Theresa May has pledged that the details of any deal for the Democratic Unionist Party to prop her up in power will be made public, as talks go down to the wire.
No agreement has been finalised to guarantee the Conservatives a Commons majority – nine days after No 10 was forced, embarrassingly, to retract a claim that it had already been reached.
The continuing delay raises the prospect that the Queen’s Speech will go ahead on Wednesday without a deal with the DUP in place.
It is believed to have been caused by the DUP’s big financial demands, for both higher public spending in Northern Ireland and lucrative tax breaks.
At the weekend, John McDonnell, Labour’s shadow Chancellor, wrote to the Treasury over reports that the DUP is seeking an exemption from air passenger duty levied at airports in Northern Ireland.
If granted, that demand would cost at least £90m a year, Mr McDonnell said - enough to pay for “2,000 firefighters”.
Now the Prime Minister has bowed to the pressure to be fully open about the agreement – while apparently conceding it may yet not happen.
Following talks in Downing Street with new Irish Prime Minister Leo Varadkar, Ms May insisted any deal with the DUP would not be allowed to undermine the Good Friday Agreement.
And she said: “We continue our discussions with the DUP. We are talking about a confidence and supply agreement with them.
“On reaching such an agreement, we will make sure that the details of that are made public so that people can see exactly what that is based on.”
Some Conservative MPs have questioned whether the deal is even necessary, given the DUP’s determination that Jeremy Corbyn must be prevented from reaching No 10.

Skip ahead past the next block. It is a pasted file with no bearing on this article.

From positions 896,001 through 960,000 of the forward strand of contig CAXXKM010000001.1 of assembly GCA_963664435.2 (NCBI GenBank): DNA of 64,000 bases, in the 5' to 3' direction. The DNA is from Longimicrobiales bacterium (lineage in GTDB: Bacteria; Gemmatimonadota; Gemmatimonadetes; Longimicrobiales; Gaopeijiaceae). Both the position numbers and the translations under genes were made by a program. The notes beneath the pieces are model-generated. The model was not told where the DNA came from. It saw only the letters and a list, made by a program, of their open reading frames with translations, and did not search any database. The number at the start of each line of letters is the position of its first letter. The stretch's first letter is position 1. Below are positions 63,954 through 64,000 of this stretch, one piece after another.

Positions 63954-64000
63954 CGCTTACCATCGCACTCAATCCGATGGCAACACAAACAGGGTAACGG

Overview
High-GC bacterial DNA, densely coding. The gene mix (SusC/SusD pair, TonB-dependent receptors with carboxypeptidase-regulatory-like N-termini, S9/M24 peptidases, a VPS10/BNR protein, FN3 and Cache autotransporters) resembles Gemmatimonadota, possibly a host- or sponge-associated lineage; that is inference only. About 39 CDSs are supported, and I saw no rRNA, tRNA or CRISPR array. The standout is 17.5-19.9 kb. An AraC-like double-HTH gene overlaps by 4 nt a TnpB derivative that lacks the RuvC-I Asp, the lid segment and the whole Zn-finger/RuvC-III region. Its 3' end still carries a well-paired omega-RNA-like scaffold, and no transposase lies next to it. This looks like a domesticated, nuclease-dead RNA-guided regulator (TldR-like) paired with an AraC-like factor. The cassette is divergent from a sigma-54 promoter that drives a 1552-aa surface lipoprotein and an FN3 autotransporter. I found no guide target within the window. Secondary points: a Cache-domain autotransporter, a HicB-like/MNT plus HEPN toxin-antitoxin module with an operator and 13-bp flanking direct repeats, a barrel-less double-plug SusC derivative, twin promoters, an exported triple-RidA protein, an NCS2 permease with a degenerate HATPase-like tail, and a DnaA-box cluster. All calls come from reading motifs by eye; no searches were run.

The Queen’s Speech would pass, albeit narrowly, even if the DUP merely abstained – rather than voted with the Tories – they argue.
The talks to achieve a “confidence and supply” arrangement with the right-wing Northern Ireland party have proved tortuous, despite Ms May’s hopes of a quick success.
It would mean the DUP backing the Government on its Budget and other key votes and – crucially – preventing it being brought down by motions of no confidence.
Nine days ago, Downing Street claimed an outline agreement had been reached, but was forced to backtrack after a DUP spokesman denied it.
Last week, Sinn Fein and the SDLP, as well as the cross-community Alliance Party, warned that a deal would undermine attempts to restore the power-sharing executive at Stormont.
Speaking alongside Ms May, Mr Varadkar said he was reassured by the Prime Minister's commitment to make public the terms of any agreement.
“We spoke about the very important need for both governments to be impartial actors when it comes to Northern Ireland and that we are co-guarantors of the Good Friday Agreement,” he said.
On the danger of undermining that peace process, he added: “I am very reassured by what the Prime Minister said to me today that that won't be the case.”
A DUP source said the negotiations were “ongoing” and that the party was attempting to deliver “a more compassionate style of government for the whole of the UK”.Reuse content